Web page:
Brexit can be seen as a subset of the debate on Vatican II and the post-Vatican II period, at least among Catholics. It’s no secret that Catholics and the Catholic bishops of Britain were deeply divided over Brexit, and that for many conservative Catholics in Britain opposition to the EU and to Vatican II has similar roots. Traditionalist Catholics who today reject “the new order”—in terms of economic and social exclusion, as well as of the dominance of what Francis in Laudato si’ called “the technocratic paradigm”—tend to put Vatican II and the EU together in one category of internationalization and globalization; they choose a traditional, pre-global church and a nation-state (even though this fallback on the nation-state is for them theologically not unproblematic) as opposed to the larger framework of a globalized ecclesial context and a European political union. It is an opposition to a much more complex world, politically and theologically, and to the modern, globalized attitudes toward vulnerable life, marriage, family, subsidiarity, immigration, war, and peace. It is an opposition that puts back into question the Catholic perception of political power, and in particular the church’s perception of the sovereignty of the nation-state and of international/supranational institutions.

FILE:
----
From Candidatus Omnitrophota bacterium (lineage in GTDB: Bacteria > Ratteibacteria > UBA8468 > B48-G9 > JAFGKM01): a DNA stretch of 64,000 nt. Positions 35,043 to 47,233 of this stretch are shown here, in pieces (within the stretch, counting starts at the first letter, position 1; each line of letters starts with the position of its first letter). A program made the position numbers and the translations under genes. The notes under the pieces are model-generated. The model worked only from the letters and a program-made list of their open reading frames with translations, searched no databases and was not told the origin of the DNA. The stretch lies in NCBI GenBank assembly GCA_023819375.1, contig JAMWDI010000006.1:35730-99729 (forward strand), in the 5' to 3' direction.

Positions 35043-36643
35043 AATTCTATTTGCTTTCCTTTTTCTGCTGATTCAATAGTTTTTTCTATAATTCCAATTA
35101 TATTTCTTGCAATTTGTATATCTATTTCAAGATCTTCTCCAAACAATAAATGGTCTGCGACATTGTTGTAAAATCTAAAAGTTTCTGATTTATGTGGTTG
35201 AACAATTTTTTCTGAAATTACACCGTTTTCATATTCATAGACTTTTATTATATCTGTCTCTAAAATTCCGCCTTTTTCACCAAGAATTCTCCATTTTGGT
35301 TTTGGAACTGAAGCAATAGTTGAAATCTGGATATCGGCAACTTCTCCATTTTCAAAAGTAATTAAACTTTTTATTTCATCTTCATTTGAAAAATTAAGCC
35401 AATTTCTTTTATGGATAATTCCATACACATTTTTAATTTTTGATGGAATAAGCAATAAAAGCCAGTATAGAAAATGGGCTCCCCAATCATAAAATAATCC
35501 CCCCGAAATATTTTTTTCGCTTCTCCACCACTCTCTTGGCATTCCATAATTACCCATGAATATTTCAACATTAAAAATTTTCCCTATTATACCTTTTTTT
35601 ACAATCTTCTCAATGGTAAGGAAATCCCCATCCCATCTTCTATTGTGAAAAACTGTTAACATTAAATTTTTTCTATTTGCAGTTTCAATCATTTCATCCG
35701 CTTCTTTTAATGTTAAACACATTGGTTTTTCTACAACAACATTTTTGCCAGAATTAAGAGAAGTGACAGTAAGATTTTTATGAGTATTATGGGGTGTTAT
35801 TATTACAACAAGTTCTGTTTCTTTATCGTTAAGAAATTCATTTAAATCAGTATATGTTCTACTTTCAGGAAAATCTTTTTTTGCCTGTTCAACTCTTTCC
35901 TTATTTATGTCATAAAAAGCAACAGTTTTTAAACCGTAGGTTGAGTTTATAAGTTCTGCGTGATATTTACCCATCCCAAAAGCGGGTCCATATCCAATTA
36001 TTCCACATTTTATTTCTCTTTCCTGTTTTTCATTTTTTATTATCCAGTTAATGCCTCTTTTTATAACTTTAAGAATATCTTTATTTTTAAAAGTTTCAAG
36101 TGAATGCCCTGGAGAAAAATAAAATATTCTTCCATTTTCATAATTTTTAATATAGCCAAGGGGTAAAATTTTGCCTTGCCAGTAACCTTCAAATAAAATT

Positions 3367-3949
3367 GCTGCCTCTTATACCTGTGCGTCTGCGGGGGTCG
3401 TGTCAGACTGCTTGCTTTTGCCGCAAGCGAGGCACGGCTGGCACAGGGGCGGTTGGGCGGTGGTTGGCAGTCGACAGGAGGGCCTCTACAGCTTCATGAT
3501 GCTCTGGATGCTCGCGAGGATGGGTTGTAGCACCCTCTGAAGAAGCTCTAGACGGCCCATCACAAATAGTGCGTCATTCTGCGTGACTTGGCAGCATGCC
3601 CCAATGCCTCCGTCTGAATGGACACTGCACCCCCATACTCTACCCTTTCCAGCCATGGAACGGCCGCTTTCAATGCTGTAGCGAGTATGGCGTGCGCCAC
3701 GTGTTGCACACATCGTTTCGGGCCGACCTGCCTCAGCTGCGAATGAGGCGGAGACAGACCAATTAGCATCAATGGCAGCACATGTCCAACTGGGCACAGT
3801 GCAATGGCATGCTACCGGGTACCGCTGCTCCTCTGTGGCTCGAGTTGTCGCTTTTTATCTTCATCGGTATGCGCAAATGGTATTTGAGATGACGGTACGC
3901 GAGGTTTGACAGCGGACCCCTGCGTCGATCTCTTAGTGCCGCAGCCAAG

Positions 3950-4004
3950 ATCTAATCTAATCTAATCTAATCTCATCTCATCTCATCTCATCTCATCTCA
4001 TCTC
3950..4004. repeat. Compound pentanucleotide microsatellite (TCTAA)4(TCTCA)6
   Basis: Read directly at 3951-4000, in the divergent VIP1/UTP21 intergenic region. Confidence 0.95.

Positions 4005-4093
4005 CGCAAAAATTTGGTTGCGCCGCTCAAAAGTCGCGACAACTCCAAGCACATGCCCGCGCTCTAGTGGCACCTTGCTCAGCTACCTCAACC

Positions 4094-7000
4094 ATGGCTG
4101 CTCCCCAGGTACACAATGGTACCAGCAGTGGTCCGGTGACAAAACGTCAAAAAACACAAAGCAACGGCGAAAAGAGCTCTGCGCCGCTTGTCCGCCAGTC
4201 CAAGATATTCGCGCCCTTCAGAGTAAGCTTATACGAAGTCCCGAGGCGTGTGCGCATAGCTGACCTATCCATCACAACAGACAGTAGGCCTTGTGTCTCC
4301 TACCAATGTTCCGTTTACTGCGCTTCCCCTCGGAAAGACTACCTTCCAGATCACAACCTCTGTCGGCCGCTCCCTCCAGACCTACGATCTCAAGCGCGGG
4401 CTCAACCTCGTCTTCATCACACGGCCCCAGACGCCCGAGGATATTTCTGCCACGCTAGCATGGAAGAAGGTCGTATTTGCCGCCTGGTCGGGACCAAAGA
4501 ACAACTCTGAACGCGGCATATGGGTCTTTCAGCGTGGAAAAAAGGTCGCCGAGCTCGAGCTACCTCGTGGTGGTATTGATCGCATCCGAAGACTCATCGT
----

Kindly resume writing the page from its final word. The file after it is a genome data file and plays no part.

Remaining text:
Meanwhile, Damon Linker notices aspects of Angela Merkel’s responsibility for the circumstances that led to Brexit that could also be applied to Pope Francis, perhaps the post-Vatican II pope that most embodies Vatican II:

Angela Merkel is the real catalyst behind the outcome of the UK referendum. Not only did the German chancellor insist on admitting well over a million refugees and migrants from the Greater Middle East into the heart of Europe. Supporters of the policy have also made it clear on numerous occasions that they consider racism and xenophobia to be the only possible grounds for opposing her stand.